CityFitness gym goers have spoken out about the centre's new policy banning posing.

You may be feeling chuffed with your new physique, but if you're a member of CityFitness gym, you're not to go about flaunting it.

Titus Kam, a client of CityFitness' Newmarket branch who likes to lift weights, said the ban was "silly".

"The reason why we go to the gym is to improve ourselves, it goes against that."


Dinesh Sapra echoed Kam's position. The 30-year-old, who has been working out at CityFitness for around four months, said he was unfazed by others posing and believed the ban was unfair.

"It's a personal thing. [Bodybuilders] have the right to do that."

Peter Prescott said although CityFitness was a "great environment" to work out in, he thought the ban was "useless".

"It's a public space, you can do what you like."

The national gym chain's decision to ban posing in all CityFitness centres was sparked by an "underwear incident" which reportedly created an uncomfortable environment for gym goers.

CityFitness operations manager Lisa Brown told the Herald: "There was an incident in which someone was practising their bodybuilding routine in their underwear which created an uncomfortable environment for other members requiring us to put out a policy to prevent future issues."

Brown says the new policy is about clarifying the appropriate use of the gym's facilities.

"Our focus is to create a friendly and welcoming environment for all to exercise and the facilities are intended for that purpose. It is completely appropriate during the course of your exercise routine to use the mirrors to assess form, technique or aesthetic appearance."


However, Brown says the facilities "are not an appropriate place for members to practice the routines of any individual sport so if the intent in coming into our facilities is to purely use them to practice a bodybuilding routine, we ask that you find alternate locations for such practice."

The posing ban won't include bodybuilding training but for anyone posing at CityFitness gyms, they will be asked to stop or face the consequences.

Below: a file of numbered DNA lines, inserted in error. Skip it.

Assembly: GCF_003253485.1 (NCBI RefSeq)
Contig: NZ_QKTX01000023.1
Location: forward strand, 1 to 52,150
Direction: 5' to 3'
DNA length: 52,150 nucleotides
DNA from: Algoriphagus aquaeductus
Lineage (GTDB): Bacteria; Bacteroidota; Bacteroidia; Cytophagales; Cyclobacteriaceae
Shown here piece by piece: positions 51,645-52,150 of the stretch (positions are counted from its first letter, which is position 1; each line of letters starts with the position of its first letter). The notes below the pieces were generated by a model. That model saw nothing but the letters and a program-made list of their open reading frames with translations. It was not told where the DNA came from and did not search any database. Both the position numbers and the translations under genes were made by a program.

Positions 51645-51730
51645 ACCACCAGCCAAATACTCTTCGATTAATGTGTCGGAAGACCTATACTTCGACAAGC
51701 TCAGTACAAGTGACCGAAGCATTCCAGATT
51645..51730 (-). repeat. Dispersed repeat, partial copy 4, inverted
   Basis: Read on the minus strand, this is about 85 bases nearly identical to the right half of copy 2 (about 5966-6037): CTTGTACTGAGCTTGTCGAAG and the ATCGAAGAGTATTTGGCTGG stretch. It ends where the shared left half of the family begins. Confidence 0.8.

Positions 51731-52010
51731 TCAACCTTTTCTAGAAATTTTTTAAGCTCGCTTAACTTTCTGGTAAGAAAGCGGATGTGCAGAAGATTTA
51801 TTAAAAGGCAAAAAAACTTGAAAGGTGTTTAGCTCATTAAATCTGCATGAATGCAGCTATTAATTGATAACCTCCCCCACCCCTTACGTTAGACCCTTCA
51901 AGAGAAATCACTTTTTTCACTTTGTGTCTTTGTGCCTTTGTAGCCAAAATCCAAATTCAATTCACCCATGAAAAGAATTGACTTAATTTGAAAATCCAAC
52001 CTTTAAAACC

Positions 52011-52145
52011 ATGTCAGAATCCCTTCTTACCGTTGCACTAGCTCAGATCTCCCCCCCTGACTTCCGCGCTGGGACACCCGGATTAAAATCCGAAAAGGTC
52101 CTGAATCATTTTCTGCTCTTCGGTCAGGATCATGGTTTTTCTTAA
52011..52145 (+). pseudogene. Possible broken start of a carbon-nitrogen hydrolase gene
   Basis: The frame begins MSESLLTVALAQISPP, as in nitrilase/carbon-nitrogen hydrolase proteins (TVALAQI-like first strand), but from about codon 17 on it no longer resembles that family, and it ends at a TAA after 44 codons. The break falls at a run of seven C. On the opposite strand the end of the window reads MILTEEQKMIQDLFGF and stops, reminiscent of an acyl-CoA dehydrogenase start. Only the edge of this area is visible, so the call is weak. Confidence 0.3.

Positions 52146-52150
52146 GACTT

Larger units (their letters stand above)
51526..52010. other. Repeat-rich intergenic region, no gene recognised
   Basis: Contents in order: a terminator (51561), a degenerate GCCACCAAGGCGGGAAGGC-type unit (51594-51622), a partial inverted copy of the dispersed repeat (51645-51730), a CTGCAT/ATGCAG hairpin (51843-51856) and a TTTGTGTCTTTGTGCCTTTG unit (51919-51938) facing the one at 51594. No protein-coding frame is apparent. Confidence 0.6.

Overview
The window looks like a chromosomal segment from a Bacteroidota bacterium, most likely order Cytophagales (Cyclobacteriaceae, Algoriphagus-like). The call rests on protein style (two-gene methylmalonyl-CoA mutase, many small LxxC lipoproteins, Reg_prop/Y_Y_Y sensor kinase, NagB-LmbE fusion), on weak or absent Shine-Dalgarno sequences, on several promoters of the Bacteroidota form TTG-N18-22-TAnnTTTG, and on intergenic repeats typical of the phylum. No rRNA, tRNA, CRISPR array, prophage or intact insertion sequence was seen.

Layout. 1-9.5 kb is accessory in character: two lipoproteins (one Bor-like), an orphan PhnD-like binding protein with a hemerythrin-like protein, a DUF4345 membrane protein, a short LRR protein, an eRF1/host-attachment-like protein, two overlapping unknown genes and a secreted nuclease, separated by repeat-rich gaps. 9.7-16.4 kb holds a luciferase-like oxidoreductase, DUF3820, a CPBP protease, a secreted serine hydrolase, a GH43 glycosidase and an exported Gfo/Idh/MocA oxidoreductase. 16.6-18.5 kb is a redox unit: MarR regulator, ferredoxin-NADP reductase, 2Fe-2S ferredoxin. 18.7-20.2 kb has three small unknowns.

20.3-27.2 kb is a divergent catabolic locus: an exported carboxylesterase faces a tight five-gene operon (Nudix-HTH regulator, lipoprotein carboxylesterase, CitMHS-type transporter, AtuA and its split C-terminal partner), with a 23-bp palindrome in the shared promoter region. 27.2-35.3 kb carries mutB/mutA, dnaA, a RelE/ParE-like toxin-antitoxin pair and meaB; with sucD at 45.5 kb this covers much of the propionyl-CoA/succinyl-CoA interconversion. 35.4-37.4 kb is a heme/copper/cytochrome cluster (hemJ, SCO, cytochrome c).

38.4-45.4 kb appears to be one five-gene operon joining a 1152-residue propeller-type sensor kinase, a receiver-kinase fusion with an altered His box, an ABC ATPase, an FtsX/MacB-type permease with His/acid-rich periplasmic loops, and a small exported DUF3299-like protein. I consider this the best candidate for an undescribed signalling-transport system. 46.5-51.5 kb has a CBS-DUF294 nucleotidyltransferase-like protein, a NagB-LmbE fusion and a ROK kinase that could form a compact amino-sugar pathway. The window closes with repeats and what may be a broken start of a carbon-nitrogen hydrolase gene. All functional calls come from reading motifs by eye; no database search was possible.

CityFitness member and bodybuilder Sarah Ward, 26, says she was "disgusted" by news of the ban.

"I was disgusted when I found out. It feels like as bodybuilders they've segregated us from the gym. We make up a huge percentage of the people there. And it's a really nice community. Everyone knows who I am, it's a positive place."

Ward says she is often approached by fellow gym goers who ask about her competitions and for nutrition advice.

But the ban will make practising her sport at CityFitness impossible and she's looking at her options with other gyms.

"I'll have to go to another gym that's pro-bodybuilding. I've had AnyTime Fitness and Les Mills get in touch to say they would welcome me at their gyms. I've been offered a free membership by Anytime Fitness."

Ward says she is concerned for other bodybuilders in her community who are confused by what the new policy means.

"People have been messaging me asking, 'Can we pose or not?'"

Asked about the underwear incident that sparked the ban, Ward says she didn't know anything about it until it was reported earlier today.

"I'd never heard anything about that. It wasn't mentioned before."

The crack down on posing follows the company's consideration of a blanket ban on grunting in 2014 and a ban on selfies in May this year, neither of which were enforced.